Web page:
I was not as hopeful before as I am now. Now, I will explain and complain about the before.


While I was gone, my housemate took care of Kenzie-cat and the house, and lived what I imagined was "the good life." Come to find out, that is not necessarily true.


My housemate was sick with Covid three times during my absence. During my absence, my housemate fell, hit his head on concrete, got stitches and a plate put in, and has been experiencing symptoms that point to the fact that, from the fall, he has had a concussion and a possible TBI. While I was gone, my housemate's girlfriend broke up with him and in response, he has been grieving in a way that looks much like depression. It turns out that for much of the time while I was gone, my housemate was not living "the good life."


I did not know all that, though. For days after my return, I repeated to myself this idea of my housemate having lived "the good life," along with repeating to myself the saying: When the cat's away, the mice will play. These were my mantras. Saying them was my attempt to accept the state of the house I walked into.


I figured 6-months is a long time. I figured it is easy to make oneself at home when the home is empty. I was not joyful that liberties were taken. I expressed my dissatisfaction fully with my housemate. I felt done with that issue. Now, I am realizing that my housemate's pain and suffering played a large part in how the house came to such a state of chaos. And yet, maybe I am not done with that issue.


I am particular; my housemate is not. That is not a fault. It is a difference. When you are the one who has a higher standard of cleaning and organizing (I am talking about me here), you (I) will be the one to do more of the cleaning and organizing.


I like everything in its place. I find peace in the details. When I got back, it took me a while to make the house feel like a peaceful home again. The house had been professionally cleaned just before I arrived back home. Still, I cleaned and organized.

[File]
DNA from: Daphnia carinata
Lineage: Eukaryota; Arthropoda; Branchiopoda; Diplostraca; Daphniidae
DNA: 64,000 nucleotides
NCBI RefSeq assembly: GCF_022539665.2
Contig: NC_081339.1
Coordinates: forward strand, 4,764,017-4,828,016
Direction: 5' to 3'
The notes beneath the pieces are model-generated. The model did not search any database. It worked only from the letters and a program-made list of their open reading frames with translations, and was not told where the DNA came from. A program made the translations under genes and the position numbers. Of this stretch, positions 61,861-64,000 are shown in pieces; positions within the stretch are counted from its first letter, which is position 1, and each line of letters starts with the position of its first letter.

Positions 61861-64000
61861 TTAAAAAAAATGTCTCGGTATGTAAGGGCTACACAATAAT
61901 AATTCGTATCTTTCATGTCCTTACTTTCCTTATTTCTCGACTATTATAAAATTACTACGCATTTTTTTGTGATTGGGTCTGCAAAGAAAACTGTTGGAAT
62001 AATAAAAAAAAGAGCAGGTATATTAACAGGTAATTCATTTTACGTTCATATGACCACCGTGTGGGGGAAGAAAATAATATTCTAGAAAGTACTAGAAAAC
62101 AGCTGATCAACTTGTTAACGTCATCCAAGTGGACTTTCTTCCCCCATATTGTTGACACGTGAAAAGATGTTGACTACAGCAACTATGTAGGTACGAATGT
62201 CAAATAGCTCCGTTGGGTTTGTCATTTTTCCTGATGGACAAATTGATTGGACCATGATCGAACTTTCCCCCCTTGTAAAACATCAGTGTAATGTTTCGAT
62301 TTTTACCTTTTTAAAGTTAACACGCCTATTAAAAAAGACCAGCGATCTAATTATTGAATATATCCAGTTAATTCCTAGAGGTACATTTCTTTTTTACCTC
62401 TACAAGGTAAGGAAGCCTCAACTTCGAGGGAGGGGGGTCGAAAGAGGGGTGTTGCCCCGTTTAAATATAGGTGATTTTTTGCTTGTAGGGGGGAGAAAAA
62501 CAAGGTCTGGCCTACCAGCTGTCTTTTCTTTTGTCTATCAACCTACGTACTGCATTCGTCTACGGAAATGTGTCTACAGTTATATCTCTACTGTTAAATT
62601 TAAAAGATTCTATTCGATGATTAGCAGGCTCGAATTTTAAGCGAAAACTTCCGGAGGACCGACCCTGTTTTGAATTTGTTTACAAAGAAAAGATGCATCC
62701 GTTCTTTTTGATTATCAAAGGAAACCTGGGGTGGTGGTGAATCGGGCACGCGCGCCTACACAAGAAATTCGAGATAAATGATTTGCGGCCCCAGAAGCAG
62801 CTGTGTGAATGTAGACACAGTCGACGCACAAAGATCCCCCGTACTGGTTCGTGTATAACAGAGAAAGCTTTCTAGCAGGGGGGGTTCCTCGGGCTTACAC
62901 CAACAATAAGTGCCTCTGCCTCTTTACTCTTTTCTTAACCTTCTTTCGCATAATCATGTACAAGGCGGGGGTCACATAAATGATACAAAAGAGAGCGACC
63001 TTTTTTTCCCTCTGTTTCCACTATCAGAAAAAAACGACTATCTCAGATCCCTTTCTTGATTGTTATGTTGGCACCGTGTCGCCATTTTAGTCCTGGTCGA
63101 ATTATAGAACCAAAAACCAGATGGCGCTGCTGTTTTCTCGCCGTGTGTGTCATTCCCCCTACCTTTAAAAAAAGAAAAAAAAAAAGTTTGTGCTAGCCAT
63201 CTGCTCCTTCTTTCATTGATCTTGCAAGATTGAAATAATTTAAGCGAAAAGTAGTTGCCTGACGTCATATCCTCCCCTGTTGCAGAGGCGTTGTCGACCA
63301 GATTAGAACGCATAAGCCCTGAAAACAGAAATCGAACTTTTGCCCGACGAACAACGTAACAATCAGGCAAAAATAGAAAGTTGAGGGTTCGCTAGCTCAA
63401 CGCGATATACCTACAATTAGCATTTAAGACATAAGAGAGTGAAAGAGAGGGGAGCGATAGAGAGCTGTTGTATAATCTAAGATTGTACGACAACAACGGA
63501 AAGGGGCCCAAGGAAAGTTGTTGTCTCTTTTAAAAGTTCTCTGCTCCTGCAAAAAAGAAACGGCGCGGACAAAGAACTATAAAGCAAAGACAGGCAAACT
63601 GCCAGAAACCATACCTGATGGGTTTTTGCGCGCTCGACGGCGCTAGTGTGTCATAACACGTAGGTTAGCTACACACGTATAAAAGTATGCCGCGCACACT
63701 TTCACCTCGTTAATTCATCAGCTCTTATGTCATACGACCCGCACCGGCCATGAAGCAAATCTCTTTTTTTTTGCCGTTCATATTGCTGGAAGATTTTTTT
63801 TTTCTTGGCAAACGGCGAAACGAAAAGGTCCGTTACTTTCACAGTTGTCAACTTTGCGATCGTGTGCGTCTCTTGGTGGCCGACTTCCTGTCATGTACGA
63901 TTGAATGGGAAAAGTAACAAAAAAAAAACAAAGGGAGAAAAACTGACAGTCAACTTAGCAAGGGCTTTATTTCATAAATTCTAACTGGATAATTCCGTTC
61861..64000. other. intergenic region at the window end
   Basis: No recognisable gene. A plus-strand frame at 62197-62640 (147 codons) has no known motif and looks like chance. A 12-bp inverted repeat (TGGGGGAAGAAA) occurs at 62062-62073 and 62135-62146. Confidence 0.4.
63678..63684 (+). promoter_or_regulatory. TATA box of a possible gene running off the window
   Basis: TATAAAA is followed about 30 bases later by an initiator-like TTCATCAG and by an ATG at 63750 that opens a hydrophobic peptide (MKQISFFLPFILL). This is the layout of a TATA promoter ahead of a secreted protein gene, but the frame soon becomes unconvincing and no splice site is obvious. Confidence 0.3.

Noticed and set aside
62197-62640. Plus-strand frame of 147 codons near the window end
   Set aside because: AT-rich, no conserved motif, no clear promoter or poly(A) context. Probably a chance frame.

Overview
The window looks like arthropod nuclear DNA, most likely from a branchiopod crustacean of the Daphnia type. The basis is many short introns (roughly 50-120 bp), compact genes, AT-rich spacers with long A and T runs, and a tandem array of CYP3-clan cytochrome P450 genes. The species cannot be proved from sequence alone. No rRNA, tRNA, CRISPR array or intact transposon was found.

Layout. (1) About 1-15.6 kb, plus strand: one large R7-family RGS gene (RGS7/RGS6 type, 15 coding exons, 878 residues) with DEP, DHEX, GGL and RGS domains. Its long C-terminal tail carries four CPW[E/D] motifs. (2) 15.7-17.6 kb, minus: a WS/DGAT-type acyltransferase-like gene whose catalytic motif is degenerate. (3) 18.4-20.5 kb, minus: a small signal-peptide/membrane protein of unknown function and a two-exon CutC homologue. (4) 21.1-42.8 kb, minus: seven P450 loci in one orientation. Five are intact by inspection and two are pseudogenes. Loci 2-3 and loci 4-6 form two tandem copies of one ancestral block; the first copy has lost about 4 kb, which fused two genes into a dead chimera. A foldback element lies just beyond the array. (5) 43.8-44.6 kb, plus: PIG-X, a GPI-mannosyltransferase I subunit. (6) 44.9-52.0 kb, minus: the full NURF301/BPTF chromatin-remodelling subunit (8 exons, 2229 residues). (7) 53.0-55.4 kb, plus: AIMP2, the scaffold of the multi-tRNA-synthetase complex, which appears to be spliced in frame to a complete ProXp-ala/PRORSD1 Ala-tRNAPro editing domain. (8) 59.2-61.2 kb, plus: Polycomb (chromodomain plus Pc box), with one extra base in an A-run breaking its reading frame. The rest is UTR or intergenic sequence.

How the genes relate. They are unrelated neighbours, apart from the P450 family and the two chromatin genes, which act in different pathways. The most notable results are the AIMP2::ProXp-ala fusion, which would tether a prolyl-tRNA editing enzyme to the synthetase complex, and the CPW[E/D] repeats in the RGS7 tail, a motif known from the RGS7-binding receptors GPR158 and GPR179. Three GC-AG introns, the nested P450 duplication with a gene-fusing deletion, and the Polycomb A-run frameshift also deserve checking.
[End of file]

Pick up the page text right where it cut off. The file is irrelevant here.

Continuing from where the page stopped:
My plant-babies had not been pruned. There were 6-months worth of dead leaves to pick off of more than 65 plants. Some plants had been underwatered, some overwatered. Some plants suffered dire outcomes. I was not and am not angry about this. My housemate is not a plant-person. I am. I understand this. Still, when I walked in and saw my plant-babies looking like they did I was horrified.


Some items had been broken - the most significant being a panel of the new roof over the new deck. The roof had not fared well from the snow and wind storm that had torn through the area the weekend before. My housemate did not think to let me know what had happened, nor had he thought to contact my contractor to have the roof fixed. When I walked in and my housemate showed me the damage, I texted my contractor. My contractor came over as soon as he could, which was the day after Easter Sunday. He replaced the panel and reinforced the rest of the roof with more screws. Fingers crossed that is enough. So far so good.


There were other, smaller items that were broken. There is the wheel of the rolling tea cart, the electric kettle, pottery plates, the smooshed back corner of Auto. All still broken.


The smooshed back corner of Auto is now a moot point. Auto is unsafe to drive and the rusted frame under the car by the back rear wheel is unrepairable. I need to sell Auto for parts. This seems like a bummer, though maybe it is not. I have, for years, wanted to live without a car. I now have the opportunity to try that out.


Then there was the box of mail.


In my box of mail were notices like, "Fill-out this form by this date to update your health insurance," and "If you do not fill-out that form we sent you, you will lose your health insurance," and then, "Your health insurance has been cancelled."


Not only was my health insurance cancelled, my grandchild's health insurance was cancelled as well. That was very disturbing news. My grandson's full-time care provider and all other services they receive are covered by that very same insurance. I was (once again, and even more so) horrified. Actually, I felt nauseous for days.


As soon as possible (the Monday after Easter Sunday), I called Green Mountain Care. It was not a reassuring phone conversation. I have been on the phone with Green Mountain Care and our Health Care and Rehabilitation Services and Developmental Services case manager daily for the better part of three weeks. Round and round we go, when it will land well I am not sure. I will not rest easily until this lands well. My grand's case manager assures me that this will ("most likely") end well. Fingers crossed she is (positively) correct.


Then there is Medicare. While away, I turned the ripe age of 65. Sixty-five, it seems, is ripe enough (for US citizens) to (be forced to) sign-up for Medicare.